The first report card is coming in December. If your child is in Grade 5 or higher, it’s going to look quite different because letter grades will no longer be given for children in grades K-9 and will only be given out in grades 10-12. We reached out to the Ministry of Education and Child…
I watched my daughter try to sign her name just above the signature line. She looked at me, a little lost. I felt sorry for her and frustrated that she had not been prepared for something so simple. Cursive hasn’t been taught in my kids’ district in years. They had become whizzes on computers, but what about something as simple as signing your name?
It made me wonder if cursive was a thing of the past or something worth reviving. It’s certainly a highly debated topic in educational settings. The role of cursive is ambiguous at best and there are no clear answers. One thing we can all agree on is that the role of cursive in modern education has changed.
Incorporating cursive in the curriculum had been on the decline, but it was in 2010 that we saw a drastic drop. With the implementation of more technology, there was a shift to more typing. That, together with the Common Core creating more rigorous classroom standards (in the US) made things particularly challenging. Something in the day had to go, and cursive was already questionable. It seemed like the obvious choice.
Education Week addressed this specifically, referring to an interview with Sue Pimentel, a lead writer for the Common Core Language Arts standards. In the interview, she explained, “that the decision was about
priorities—and that learning to use technology took precedence.”
However, for many, not having enough room in the curriculum doesn’t outweigh the benefits of teaching cursive. While some argue to let cursive go, similar to the way we abandoned the abacus and the slide rule for more modern instruments, we cannot ignore some of the benefits of cursive
The word that comes to the forefront of many cursive debates is signature. As with my experience with my daughter, we cannot ignore the need to sign our names on documents. And the truth is that many kids are growing up without the skills to do so. If education is preparing kids for life, are we doing them a disservice by eliminating cursive? Something as simple as voter registration becomes an issue for those that have never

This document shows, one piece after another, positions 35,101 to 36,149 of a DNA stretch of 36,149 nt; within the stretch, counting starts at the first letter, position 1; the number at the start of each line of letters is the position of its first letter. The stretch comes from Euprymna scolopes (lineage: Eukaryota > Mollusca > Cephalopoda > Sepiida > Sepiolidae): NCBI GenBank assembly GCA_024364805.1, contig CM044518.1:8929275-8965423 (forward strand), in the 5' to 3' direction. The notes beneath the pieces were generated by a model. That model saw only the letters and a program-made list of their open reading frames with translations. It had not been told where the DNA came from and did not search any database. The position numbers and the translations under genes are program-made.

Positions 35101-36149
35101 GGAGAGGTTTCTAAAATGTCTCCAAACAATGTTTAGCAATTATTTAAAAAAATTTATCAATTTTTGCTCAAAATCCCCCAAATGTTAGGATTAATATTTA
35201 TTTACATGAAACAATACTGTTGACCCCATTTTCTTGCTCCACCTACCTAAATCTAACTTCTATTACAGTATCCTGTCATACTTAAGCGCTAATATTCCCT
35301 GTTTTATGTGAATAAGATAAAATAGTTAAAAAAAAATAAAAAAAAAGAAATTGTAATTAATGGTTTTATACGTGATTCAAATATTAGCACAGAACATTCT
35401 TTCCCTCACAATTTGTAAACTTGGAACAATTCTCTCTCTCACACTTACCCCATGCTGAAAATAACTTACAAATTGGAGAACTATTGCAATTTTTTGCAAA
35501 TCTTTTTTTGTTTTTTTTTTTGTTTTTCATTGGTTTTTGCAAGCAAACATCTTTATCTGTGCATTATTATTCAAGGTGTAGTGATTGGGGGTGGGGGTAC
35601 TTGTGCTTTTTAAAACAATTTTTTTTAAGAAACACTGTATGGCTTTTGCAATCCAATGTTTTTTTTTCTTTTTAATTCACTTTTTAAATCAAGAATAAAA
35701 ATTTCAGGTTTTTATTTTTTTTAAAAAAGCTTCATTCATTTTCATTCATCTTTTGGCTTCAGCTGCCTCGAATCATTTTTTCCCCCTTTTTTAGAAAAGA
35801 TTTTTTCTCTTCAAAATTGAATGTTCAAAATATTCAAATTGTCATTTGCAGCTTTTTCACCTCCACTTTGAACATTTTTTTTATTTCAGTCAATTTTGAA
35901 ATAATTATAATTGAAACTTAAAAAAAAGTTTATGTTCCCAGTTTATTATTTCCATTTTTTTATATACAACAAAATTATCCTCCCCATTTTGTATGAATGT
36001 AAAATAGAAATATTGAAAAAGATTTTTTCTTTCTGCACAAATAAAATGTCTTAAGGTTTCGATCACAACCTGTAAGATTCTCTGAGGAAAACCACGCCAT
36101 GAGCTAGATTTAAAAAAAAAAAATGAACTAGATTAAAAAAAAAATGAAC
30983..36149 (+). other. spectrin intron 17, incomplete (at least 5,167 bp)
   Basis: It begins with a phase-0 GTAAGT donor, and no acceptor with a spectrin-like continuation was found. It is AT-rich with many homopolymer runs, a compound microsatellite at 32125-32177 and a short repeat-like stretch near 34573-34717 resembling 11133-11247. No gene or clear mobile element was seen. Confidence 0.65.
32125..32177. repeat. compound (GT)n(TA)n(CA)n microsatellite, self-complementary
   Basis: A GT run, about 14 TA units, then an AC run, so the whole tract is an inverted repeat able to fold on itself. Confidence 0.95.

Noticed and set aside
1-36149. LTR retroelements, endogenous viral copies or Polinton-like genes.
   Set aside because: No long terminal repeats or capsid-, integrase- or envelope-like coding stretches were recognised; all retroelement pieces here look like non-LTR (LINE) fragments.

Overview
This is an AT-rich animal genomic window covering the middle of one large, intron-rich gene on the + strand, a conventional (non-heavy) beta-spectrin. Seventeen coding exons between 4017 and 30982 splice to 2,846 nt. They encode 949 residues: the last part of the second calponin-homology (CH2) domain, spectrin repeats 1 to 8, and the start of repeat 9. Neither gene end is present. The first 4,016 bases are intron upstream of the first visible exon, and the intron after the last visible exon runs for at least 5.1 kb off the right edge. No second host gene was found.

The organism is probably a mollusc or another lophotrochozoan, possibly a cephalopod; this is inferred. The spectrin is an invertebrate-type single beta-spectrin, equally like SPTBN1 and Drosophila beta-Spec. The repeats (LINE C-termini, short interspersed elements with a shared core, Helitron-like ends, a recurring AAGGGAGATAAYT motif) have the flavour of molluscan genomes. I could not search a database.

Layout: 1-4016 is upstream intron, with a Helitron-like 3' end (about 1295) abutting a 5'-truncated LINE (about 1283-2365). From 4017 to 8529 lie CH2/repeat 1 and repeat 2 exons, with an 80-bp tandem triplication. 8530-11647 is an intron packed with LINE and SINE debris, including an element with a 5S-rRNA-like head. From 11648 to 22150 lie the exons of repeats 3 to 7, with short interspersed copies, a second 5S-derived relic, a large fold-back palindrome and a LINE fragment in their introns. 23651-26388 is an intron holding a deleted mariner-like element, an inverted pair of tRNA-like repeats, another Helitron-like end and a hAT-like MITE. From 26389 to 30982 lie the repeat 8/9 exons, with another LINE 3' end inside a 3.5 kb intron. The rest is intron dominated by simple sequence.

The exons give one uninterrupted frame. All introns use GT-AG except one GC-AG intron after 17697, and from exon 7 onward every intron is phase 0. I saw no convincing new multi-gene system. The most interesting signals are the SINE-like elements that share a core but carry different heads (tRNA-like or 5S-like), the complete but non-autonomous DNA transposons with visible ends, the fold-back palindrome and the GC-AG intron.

been taught how to sign their names. Something as simple as voter registration becomes an issue for those that have never been taught how to sign their names.
Signatures lead directly to the second most common argument in favor of cursive: the inability to read historical documents because one cannot read cursive, can put people at a disadvantage. This argument is much more of a personal conviction than an official one, but it should not be ignored.
Some argue, however, that the ability to read cursive is a skill independent of the ability to write in cursive. Teaching kids the skill of simply reading cursive could be taught in as little as a thirty to sixty-minute lesson.
However, the arguments are not as simple as cursive semantics. The most surprising, and perhaps convincing arguments for cursive in the classroom have little to do with such specifics. They address more general benefits that could be easily overlooked.
Cursive can teach fine motor skills, increase the speed of writing, and aid in the creative process. While this may seem like a lofty argument, it goes beyond generalizations to specify the benefits to those struggling with dyslexia or brain injury.
The New York Department of Education took this argument further in their research to state, “Kids were better at processing information when doing so by handwriting as opposed to typing.” Discoveries like this have led New York, the largest public school system in the United States, to announce in February 2017 that they would be reintroducing cursive to the curriculum. Similarly, states such as Tenessee, California, and Louisiana reintroduced cursive, with Louisiana passing legislation mandating cursive in the curriculum in grades 3 through 12.
But maybe this is not an either/or argument. Virginia Berringer, a professor of educational psychology claims that “printing, cursive, and keyboarding activate different brain patterns, and that in some cases, students with certain disabilities may struggle with print but do well with cursive.” Perhaps we need to look at education as a toolbox, with teachers putting tools in and showing students how to use them. As they mature, students can pick the tools that work best for them.
There is likely no right or wrong answer here. The school day is filled with demands, and cursive is a casualty of more than just the digital age. When a child is in school for six hours a day that doesn’t mean that there are six hours allocated for traditional academics. You lose an hour of that for lunch and recess and likely a half hour for transitions. Subtract 45 minutes for a special and another 15 for a snack and your 6-hour day is down to four—and this is if everything goes smoothly.
The best we can do is evaluate the role cursive plays in each environment. My son just started cursive (thanks to a rogue teacher who still sees the value) and I was shocked to see that his typically messy, uneven printing was countered by smooth, thoughtful loops and curves of cursive.
It made me wonder, maybe it’s time we ask ourselves and our schools questions.
• Is cursive a good homework assignment?
• Is it just a filler activity?
• What is the role of typing?
• How can you implement a modern take on cursive within the full demands of a school day?
• Can I teach cursive at home?
The best learning always starts with questions. What questions will you ask for your children, their school, and their town, regarding cursive?
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